Towards a More Sustainable Jakarta
More than a quarter of Jakarta's population lives in slums. Flickr photo from Cak-cak.

More than a quarter of Jakarta's population lives in slums. Flickr photo from Cak-cak.

Jakarta is the world’s sixth most populous metropolitan area. At 18.9 million people, the Indonesian capital’s total population falls just short of metropolitan Mumbai and New York and its built environment covers some 5,100 square kilometers. Experts expect its population to  surpass Mumbai 2015. The city is not only a center of government, but also finance, commerce, and education.

Like so many other cities in the developing world, it’s a place struggling to adjust to the forces of modernity and rural migration. The city is increasingly known for its explosive population growth, seemingly endless traffic jams, polluted air and water, disappearing open spaces, urban poverty, and its vulnerability to frequent floods. Traffic jams in the city are expected to reach total gridlock by 2014. Air pollution reached unhealthy levels nearly 365 days a year causing widespread respiratory problems. One quarter of the capital city’s population lives in kampungs, or slum neighborhoods spread around the city. In many cases these neighborhoods were rural villages simply engulfed by the march of urbanization. Another 5% of the population live in illegal settlements tucked under and next to public infrastructure as well as along river banks. Experts sum up Jakarta’s unsustainable trajectory as “catastrophic” and call it an “urban planner’s nightmare.”

Budi Santosa, a transportation analyst from Trisakti University provides insight into possible solutions to Jakarta’s seeming insolvable transportation problems. From an recent article in the Jakarta Globe:

“A viable solution is to design a mass rapid transportation system to reduce the vehicle population. We cannot afford to build another inner-city toll road or more streets because we have run out of land for such massive construction,” Budi said, adding that so far there appear to be no breakthroughs visible on the horizon.

Indeed, Jakarta has had very little success to date when it comes to public transportation. According to Lucy Williamson of BBC News, “Only 2% of Jakartans use public transportation at the moment. Car users, meanwhile, are growing at a rate of 10% a year.”  The city introduced the TransJakarta bus (rapid transit) system, a river boat service, and reopened a commuter rail in recent years. The most significant of these projects, the TransJakarta bus system, is often criticized for its poor dependability and the limited number of buses to utilize the already-build BRT infrastructure. There is a perceived overall lack of government commitment to seeing public transportation system succeed in the city:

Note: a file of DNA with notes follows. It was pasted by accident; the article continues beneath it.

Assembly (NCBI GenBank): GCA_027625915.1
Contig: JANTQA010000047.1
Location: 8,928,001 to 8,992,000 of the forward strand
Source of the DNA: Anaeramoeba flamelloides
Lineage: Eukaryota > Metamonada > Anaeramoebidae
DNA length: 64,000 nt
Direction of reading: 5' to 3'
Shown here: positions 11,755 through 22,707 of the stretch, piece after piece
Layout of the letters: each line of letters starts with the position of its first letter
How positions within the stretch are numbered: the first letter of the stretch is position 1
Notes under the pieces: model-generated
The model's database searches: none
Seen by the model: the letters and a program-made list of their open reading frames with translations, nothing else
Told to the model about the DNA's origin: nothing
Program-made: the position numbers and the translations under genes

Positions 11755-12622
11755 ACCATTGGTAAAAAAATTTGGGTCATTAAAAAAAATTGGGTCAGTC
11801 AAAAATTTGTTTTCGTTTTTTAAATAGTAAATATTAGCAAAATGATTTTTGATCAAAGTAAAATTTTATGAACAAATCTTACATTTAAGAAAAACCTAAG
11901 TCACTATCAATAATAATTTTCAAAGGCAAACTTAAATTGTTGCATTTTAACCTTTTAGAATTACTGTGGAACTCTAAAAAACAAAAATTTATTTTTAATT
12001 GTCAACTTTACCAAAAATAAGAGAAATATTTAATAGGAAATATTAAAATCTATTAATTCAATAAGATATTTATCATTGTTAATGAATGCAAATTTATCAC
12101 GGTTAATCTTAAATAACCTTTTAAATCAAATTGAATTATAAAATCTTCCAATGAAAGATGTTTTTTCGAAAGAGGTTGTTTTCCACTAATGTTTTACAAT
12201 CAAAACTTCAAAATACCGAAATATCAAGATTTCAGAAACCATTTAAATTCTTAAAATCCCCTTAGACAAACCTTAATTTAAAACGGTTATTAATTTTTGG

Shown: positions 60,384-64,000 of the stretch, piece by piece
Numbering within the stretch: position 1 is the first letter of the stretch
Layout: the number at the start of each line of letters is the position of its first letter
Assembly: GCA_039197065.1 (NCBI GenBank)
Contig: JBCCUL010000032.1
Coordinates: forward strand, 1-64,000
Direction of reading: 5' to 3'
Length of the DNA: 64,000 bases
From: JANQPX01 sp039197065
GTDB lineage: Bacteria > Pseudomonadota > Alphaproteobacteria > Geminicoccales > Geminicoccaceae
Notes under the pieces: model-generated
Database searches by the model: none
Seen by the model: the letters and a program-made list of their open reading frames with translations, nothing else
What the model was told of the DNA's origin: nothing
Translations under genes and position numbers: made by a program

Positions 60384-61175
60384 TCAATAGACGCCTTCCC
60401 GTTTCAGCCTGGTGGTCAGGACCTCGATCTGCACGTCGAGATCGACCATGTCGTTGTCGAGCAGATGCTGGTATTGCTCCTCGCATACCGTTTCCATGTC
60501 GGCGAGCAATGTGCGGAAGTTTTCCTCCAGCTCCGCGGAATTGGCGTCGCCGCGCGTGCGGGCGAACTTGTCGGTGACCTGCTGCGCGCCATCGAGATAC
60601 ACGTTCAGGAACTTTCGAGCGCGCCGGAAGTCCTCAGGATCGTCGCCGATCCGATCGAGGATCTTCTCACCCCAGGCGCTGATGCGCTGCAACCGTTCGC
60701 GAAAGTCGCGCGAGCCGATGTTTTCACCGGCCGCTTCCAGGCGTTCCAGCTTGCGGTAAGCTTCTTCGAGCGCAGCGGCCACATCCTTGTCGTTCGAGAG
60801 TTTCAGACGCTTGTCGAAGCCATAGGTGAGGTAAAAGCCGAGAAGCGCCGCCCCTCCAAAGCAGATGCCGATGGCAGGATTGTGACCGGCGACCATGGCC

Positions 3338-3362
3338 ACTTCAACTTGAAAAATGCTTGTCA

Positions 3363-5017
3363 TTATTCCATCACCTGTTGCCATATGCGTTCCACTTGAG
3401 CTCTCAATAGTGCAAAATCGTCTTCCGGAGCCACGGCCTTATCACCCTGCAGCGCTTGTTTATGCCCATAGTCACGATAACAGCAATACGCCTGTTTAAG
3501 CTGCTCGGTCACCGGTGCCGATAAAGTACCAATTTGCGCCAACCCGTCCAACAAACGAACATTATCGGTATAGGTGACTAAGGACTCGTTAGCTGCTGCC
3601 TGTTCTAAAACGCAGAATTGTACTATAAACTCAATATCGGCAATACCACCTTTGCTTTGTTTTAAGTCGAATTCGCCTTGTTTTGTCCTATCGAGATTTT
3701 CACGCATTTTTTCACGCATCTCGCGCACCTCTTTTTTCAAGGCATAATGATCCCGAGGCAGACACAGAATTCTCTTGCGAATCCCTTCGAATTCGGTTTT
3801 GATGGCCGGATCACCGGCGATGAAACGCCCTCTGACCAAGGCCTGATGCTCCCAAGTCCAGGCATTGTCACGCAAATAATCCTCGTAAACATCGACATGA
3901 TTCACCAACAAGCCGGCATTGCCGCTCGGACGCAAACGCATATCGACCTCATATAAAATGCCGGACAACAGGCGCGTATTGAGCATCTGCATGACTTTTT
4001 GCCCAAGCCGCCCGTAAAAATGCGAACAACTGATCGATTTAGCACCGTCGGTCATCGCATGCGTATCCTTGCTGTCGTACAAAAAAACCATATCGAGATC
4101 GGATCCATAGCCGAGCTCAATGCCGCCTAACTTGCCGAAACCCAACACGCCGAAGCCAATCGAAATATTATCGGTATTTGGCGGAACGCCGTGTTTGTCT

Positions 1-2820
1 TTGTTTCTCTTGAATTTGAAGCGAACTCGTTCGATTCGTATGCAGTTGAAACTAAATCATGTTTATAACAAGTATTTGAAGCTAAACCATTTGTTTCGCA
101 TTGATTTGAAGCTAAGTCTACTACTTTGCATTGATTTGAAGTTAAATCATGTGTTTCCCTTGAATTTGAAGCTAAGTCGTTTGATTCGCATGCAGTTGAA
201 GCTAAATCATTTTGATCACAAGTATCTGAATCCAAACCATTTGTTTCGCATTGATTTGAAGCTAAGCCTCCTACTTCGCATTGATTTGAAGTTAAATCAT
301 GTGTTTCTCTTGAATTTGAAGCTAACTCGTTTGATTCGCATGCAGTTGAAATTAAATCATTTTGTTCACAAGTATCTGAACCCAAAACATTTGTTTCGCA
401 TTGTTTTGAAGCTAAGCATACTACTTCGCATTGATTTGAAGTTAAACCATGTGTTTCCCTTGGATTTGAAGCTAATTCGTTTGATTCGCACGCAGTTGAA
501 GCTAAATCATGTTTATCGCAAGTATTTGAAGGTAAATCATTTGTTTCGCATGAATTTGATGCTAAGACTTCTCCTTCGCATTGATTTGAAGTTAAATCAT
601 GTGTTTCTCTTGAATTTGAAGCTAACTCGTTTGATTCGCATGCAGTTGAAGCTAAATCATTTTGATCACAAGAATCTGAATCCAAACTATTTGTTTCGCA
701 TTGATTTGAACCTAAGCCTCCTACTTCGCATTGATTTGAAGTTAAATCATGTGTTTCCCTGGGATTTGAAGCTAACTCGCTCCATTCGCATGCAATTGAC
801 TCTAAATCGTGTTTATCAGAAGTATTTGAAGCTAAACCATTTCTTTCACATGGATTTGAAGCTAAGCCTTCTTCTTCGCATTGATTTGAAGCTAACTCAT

According to the Organization of Land Transportation Owners (Organda), the government’s halfhearted attempt to provide public transportation is the source of the problem.

“There’s no political will from the government to prioritize public transportation over private vehicles,” says Rudy Tehamihardja, head of Organda’s land transportation and infrastructure division.

The Institute for Transportation and Development Policy (ITDP) points out the failure of the BRT system operators to achieve the targeted number of passengers: “The initial target was set at 5 million passengers per day via 14 planned corridors by 2010, but it has only managed to attract 230,000 passengers per day on seven corridors.”

With the TransJakarta BRT (nearly 100 km long to date) not quite finished, officials are moving on to an even more ambitious project to build a heavy rail transit system modeled after the Mass Rapid Transit (MRT) system in New Dehli. The first phase of that project (official government website here) is planned to open in 2016 and cover 14.3 km from Lebak Bulus in South Jakarta to Dukuh Atas in Central Jakarta. A future phase would extend the track north to Kota Tua and another track is envisioned running east-west after that. It remains to be seen whether the system will be affordable for Jakarta’s economically disadvantaged populations.

The city’s ills are increasingly drawing international attention. It should be interesting to hear the results of the Sustainable Jakarta Convention set to take place next week where leading experts and policymakers from around the world will discus this very important issue. They will be concentrating heavily on Infrastructure planning and transportation needs.

Check out  “The Places We Live,” an interactive multimedia exhibit currently on display at the National Building Museum in Washington., D.C., that does an incredible job of documenting the life of people who live in slums in Jakarta and elsewhere through captivating pictures and interviews. The exhibit is made possible through a partnership between Cities Alliance, USAID and the World Bank. It was launched as an official program of this year’s World Habitat Day. You can learn more news and outreach activities surrounding this exhibit on a dedicated Web site,

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